Hasan DIAB, the Lebanese Interim Prime Minister approved a plan to cut crucial fuel subsidies. This decision could unleash a “social catastrophe” as the economy continues to crumble, said observers.
On June 25, 2021, DIAB said in a statement that the decree will finance fuel imports at a rate higher than the official exchange rate aimed to secure a supply of fuel to last the next three months.
“Especially as we approach the summer season, that will increase the value of hard currencies coming into Lebanon with tourists and ex-pats arriving”, said DIAB.
Lebanon is witnessing shortages in medicines, fuel, and other basic goods, with long lines forming outside petrol stations.
The country has been grappling with an economic and financial crisis that has seen the local currency collapse and banks clamp down on withdrawals and money transfers.
On June 11, 2021, Walid DIB, the head of the fuel companies’ workers and users syndicate, warned that the “oil and gas sector is nearing collapse next week when the companies’ reserves run out.” He added at the time that: “It is weird how officials and decision-makers lack interest in that, and no decisions are taken by those responsible for the file in order to put an end to the crisis.”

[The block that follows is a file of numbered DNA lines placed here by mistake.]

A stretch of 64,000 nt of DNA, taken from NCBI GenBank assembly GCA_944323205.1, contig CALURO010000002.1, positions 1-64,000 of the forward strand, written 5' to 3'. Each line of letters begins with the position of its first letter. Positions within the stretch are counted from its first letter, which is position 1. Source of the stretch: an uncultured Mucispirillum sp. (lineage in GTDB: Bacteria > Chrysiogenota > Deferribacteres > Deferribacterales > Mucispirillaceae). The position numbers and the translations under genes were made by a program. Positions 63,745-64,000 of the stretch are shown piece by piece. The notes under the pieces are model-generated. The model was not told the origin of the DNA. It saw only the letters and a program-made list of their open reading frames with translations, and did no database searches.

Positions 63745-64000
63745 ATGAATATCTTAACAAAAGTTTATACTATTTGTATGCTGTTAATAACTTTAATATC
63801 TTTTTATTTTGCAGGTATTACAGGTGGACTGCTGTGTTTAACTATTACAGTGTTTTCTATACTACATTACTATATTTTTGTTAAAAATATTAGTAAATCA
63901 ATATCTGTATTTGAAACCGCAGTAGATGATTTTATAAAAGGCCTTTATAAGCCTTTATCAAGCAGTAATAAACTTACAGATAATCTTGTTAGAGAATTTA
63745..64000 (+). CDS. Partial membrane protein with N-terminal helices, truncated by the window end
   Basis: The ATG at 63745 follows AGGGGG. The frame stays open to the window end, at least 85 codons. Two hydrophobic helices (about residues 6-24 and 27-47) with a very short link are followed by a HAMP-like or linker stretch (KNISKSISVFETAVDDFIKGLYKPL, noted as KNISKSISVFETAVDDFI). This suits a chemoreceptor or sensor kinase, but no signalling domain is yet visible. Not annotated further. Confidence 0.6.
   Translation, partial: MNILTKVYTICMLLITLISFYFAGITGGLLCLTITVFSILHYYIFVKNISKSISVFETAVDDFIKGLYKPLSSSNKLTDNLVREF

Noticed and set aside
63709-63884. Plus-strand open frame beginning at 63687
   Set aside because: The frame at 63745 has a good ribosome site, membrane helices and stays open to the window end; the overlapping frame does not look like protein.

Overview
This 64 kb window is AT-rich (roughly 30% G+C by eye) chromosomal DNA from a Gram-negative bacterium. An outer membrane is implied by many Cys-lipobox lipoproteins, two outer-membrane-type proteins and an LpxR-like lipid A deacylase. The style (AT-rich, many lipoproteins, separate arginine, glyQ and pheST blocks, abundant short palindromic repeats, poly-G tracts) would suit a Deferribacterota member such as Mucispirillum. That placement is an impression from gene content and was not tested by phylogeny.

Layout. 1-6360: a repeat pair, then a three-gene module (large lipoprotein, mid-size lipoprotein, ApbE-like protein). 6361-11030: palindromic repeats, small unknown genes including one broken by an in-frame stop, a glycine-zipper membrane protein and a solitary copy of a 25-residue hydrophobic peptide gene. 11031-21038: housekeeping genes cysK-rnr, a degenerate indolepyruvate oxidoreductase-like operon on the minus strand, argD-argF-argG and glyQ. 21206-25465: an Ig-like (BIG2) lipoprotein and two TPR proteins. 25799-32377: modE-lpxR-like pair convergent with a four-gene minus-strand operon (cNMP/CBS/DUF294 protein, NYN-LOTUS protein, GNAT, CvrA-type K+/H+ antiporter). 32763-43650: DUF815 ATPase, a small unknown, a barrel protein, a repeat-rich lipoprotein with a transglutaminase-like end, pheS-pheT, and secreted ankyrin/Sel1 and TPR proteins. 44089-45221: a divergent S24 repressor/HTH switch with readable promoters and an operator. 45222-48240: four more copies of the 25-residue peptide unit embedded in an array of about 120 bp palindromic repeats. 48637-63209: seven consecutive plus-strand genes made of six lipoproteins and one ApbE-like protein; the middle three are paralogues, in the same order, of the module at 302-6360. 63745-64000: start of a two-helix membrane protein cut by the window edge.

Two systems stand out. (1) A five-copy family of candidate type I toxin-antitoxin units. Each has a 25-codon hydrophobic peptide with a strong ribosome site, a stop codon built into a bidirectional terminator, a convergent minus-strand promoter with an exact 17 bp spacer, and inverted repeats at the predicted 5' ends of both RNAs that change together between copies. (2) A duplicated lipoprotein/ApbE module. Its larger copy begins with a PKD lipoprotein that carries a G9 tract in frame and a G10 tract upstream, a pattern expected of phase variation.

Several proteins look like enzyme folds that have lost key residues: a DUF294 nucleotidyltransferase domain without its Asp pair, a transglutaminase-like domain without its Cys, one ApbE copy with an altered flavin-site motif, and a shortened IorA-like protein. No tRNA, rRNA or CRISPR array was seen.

The decision to cut the fuel subsidies was made last week after a meeting between President Michel AOUN, central bank governor Riad SALAMEH, interim energy minister Raymond GHAJAR and interim finance minister Ghazi WAZNI at Baabda Palace.
DIAB, who has opposed lifting subsidies without an alternative programme in place, was not at the meeting in Baabda Palace. He initially opposed the subsidy rollback policy but changed his mind after a joint parliamentary committee endorsed a draft law for a targeted cash card programme on Thursday. The cash cards would replace the country’s expensive subsidies on wheat, fuel, and medicine.
Parliament is set to vote on the law later this week. The cash cards would replace the country’s subsidies, and provide up to $137 monthly to about 500,000 financially vulnerable families.
Jad CHAABAN, economist and professor of economics at the American University of Beirut, thinks that cutting back subsidies is a huge risk right now. This decision will deteriorate the standard of living of the population that could create new social tensions.
“If you double the price (of gasoline and fuel), then you double the price of all the products and services they need”, CHAABAN said, fearing further tensions. “It is now a matter of national security.”
International organizations and economists have criticized the programme’s effectiveness.
The International Labor Organization and UNICEF estimate 80% of subsidies benefit the country’s wealthiest 50%, as they have greater buying power. Smugglers have also benefitted from the programme by selling subsidized goods for a greater profit outside of the country instead, notably in neighboring Syria.
This article was edited using the data from Aljazeera.com, Algulf.net, Insider-voice.com, and Arabnews.com.